One example, that koan reminds me of, is thinking about mudras - the shape the body and especially the hands take up when interacting with the musical interface. Recently with Gary Peacock’s passing I read his wikipedia and found this wonderful articulation of the physical shape you take when relating to the musical interface,

"I go through an actual daily practice of greeting the instrument, positioning myself with the instrument, 
paying attention to my posture, my breathing, the texture, the feeling of the instrument... Sometimes 
that takes seconds, sometimes it takes five minutes. Just getting a physical-sensory connection. The
next thing is when I actually start playing, I dont lose that physical connection."

I believe that much of the music making experience makes no sense outside of the experience of making the sounds so how can this be translated? I would like to share this with others in an effort to build community around what I have a guess is more common than the bespoke language I am using to describe it.

That Ize song is fire. Within that I am reminded of the role my voice has played in connecting myself to the musical experience. Hearing myself has in the past caused me a lot of anxiety - this is tied up in a fear of being watched - I think - but I’ve learned to rest into that tension and have found that my voice detached from expectation can draw me into connection with just about any musical expression.

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this is like an animating property of my investigations/ propositions, i came to the realization that my next 3 releases make my total for 2020 11 (a rebirth number) and they are a documentation of phenomena: work I didn’t realize I was doing until it was mostly done. transition in every sense of the word. 4 years I sleep walked. 1 year I am awake.

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I am struck by your, apparent, lazer focus on praxis. Part of what you are saying that aligns with my present is how praxis inverts the question of “what do you want to create” into “how are you going to create”. This shift from ends to means has been fundamental in me making art that I experience as beautiful. In my opinion this shift also connects to what @dianus is possibly referring to in the intractable mesh of the spiritual/political components of music making.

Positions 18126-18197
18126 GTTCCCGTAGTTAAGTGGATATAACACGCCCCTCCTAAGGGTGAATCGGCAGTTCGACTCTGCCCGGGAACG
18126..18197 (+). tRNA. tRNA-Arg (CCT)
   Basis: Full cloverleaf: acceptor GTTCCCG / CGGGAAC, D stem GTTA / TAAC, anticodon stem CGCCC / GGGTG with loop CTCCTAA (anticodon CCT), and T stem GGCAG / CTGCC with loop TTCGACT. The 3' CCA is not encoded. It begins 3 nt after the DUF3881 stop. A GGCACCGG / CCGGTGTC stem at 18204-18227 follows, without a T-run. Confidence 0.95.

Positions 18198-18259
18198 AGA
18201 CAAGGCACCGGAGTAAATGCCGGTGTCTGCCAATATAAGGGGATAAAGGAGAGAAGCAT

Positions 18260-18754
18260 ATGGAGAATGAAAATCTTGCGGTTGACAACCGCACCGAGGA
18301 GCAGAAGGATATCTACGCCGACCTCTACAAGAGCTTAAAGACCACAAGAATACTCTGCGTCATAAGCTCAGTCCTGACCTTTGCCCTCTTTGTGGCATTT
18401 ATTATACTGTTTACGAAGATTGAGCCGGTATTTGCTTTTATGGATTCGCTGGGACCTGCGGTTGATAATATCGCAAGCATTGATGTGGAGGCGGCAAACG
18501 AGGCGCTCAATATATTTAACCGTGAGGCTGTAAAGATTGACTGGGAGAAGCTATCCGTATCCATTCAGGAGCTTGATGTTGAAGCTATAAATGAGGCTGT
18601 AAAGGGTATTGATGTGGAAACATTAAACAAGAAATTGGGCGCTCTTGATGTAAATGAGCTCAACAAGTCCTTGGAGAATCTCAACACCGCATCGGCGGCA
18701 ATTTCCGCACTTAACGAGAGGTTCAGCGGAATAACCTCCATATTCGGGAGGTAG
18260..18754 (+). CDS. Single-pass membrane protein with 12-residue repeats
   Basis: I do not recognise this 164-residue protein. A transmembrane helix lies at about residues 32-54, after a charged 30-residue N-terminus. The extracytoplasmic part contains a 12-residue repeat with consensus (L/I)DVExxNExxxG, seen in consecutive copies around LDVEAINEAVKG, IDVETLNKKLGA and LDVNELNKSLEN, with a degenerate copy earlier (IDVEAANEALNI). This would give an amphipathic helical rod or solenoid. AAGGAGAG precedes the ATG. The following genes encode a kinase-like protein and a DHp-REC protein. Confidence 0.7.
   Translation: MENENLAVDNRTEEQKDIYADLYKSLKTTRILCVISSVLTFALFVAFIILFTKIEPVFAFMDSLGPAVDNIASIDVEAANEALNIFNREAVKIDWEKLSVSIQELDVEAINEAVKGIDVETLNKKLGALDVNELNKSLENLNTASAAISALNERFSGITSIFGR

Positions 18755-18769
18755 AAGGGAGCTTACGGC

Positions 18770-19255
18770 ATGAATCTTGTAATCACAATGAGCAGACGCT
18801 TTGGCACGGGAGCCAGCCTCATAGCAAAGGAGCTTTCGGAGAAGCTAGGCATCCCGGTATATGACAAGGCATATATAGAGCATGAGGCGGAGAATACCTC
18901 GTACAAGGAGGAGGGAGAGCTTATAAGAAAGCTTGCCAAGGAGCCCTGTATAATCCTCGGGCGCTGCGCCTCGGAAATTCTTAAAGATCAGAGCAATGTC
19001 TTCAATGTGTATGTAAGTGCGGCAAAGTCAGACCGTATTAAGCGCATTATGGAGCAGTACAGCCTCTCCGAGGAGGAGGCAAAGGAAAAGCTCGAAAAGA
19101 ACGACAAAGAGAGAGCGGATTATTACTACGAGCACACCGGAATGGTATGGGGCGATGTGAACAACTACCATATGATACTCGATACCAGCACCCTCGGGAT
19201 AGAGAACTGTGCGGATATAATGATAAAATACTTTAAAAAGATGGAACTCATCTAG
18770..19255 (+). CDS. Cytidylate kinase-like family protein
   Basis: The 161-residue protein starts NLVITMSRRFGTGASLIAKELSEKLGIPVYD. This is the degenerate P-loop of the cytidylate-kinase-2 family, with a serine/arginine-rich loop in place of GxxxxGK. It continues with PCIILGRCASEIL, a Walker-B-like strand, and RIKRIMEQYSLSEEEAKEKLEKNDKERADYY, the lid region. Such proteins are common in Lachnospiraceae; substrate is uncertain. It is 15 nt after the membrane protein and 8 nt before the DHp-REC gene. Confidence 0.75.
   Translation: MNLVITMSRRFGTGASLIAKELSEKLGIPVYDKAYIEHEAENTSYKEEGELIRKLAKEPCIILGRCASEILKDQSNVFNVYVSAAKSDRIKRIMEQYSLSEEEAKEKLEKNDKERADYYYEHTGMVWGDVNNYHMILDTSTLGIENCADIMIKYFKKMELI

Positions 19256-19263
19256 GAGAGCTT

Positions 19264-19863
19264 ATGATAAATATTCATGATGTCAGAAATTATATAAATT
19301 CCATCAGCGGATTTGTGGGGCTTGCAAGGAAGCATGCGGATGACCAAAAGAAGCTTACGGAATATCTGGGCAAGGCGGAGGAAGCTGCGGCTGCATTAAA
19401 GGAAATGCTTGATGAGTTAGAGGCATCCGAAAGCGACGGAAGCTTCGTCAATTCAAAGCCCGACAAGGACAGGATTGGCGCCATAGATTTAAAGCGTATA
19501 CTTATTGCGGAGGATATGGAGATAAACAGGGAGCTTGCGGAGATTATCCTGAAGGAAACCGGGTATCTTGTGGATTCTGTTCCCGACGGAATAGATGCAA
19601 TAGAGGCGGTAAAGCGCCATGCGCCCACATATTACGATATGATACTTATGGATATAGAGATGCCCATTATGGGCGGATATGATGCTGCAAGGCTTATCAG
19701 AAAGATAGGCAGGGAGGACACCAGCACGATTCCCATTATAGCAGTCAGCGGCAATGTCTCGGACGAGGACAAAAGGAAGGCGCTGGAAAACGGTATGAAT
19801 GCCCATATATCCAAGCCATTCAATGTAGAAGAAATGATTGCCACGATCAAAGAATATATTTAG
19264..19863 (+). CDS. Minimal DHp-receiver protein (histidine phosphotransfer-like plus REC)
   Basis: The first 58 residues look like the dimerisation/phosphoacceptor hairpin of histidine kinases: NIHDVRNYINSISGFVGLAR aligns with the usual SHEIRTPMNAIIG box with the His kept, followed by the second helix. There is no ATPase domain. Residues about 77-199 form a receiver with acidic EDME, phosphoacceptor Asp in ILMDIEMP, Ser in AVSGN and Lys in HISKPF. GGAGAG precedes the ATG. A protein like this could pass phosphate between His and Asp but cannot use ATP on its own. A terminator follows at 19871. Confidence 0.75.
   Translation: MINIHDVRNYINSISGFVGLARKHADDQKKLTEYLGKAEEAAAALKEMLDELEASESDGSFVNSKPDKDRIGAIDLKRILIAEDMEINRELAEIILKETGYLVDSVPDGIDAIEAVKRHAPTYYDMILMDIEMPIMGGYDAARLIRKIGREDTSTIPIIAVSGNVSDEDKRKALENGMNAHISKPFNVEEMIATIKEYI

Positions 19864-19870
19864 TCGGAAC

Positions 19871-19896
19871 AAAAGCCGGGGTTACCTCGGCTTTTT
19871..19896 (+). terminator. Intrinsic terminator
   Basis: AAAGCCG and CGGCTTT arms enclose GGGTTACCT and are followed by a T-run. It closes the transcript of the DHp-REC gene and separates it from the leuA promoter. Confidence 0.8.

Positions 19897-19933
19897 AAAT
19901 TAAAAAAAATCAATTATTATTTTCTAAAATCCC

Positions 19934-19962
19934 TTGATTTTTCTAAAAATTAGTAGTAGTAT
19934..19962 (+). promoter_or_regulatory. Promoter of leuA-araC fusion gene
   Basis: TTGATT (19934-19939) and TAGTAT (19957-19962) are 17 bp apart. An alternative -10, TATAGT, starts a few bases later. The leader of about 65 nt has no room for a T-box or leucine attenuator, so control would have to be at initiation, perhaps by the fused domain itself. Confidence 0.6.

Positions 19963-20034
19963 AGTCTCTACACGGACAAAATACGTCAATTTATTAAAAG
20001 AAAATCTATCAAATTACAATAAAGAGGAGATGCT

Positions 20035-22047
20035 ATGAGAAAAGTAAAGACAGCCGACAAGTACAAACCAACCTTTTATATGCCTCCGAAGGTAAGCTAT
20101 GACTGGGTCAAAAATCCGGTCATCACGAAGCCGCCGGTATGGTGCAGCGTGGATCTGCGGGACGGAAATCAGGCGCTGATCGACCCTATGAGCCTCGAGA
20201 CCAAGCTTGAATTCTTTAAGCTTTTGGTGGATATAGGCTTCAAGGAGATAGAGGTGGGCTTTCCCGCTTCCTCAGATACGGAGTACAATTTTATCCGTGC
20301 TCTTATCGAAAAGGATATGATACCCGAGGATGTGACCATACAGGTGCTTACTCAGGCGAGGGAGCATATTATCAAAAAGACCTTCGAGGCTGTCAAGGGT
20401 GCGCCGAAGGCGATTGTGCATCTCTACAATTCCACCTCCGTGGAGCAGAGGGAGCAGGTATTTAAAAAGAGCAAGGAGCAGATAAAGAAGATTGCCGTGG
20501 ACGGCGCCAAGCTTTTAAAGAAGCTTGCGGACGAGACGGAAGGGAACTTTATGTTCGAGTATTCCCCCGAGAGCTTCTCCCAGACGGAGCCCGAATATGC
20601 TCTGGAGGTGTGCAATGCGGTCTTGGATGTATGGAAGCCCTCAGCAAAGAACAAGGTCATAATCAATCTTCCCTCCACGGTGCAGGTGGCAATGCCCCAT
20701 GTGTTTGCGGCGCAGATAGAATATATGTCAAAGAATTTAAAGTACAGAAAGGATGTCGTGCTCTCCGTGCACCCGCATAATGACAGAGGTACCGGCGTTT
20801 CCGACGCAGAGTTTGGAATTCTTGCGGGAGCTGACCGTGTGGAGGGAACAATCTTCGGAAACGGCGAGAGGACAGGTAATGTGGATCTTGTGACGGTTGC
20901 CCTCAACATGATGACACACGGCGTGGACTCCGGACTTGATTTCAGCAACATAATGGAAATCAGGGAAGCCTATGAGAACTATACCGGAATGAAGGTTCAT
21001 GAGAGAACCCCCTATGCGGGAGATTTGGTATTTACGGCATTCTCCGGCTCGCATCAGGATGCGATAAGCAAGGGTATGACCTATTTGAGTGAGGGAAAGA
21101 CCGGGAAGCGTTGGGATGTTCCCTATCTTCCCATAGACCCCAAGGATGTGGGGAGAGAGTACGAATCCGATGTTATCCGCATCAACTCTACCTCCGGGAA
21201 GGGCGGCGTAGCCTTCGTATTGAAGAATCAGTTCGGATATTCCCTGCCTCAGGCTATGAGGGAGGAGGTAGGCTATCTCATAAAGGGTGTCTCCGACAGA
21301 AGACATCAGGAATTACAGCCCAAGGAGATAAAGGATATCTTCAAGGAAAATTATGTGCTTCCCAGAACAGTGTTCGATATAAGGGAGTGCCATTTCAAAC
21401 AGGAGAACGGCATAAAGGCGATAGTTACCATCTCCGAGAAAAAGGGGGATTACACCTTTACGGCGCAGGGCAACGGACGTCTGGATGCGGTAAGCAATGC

My take on ends/means is the comparison of creating something to create something, and the material accumulation of art versus the active co-creation of the lived experience with music as the medium of experience. I think I see a desire to share this co-living-co-musicing-experiment-experience. Gosh I miss humans.

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recently when the pandemic began, i was more prolific in making music and vids(i put out 6 vids and 3 extra tracks beyond the music in those vids, within the span of the past 7 months), and I realized the pandemic made me feel isolated, fragile, vulnerable, in a way that begged me to open my heart.

now, i’m struggling again because i have to keep looking for work(most of that doesn’t resonate well with me, so i end up having to think more and feel less). i’m starting to realize, my music making comes about more these days by unlearning what i used to know/think about music, and listening more to my heart, in order to let feeling bleed out openly into music/art which resonates with me.

“I had to, like, open the bruise up, and let some of the bruise blood come out to show them” -Daniel Hamm(in a recording processed by Steve Reich)

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So speaking of that bruise blood. Wise blood. A thing I’ve been on lately is that last concept I wrote in the title - aesthetic applications of the self to sound. I started here thinking about the different selves I identify with having inside of me. I know a few - I put distinctions on them - and I largely know them aesthetically. They have a flavor. Then there is also the perspective of allowing all of them be me - that I am all of them.

One of these selves is what I hear people call the “chattering mind”. I think this mind is really fun - its kind of neurotic - its more about technical proficiency than anything else (say silence/grace). The chatterer is really good at sound design - can twiddle on those knobs each one a universe and all of them together - perhaps some tending towards what I might perceive as aesthetic perfection in that moment.

Another is the self-voice-energy I use to quiet the chatterer sometimes I equate this with my breath - other times perhaps when stoned - this mind has the same quality as the chatterer - it just reacts to the chatter with silence but a silent chatter. When not stoned this mind feels holy and thus deeper. From this place I find that my fingers understand the relationship of time and feeling much more closely. My actions slow down.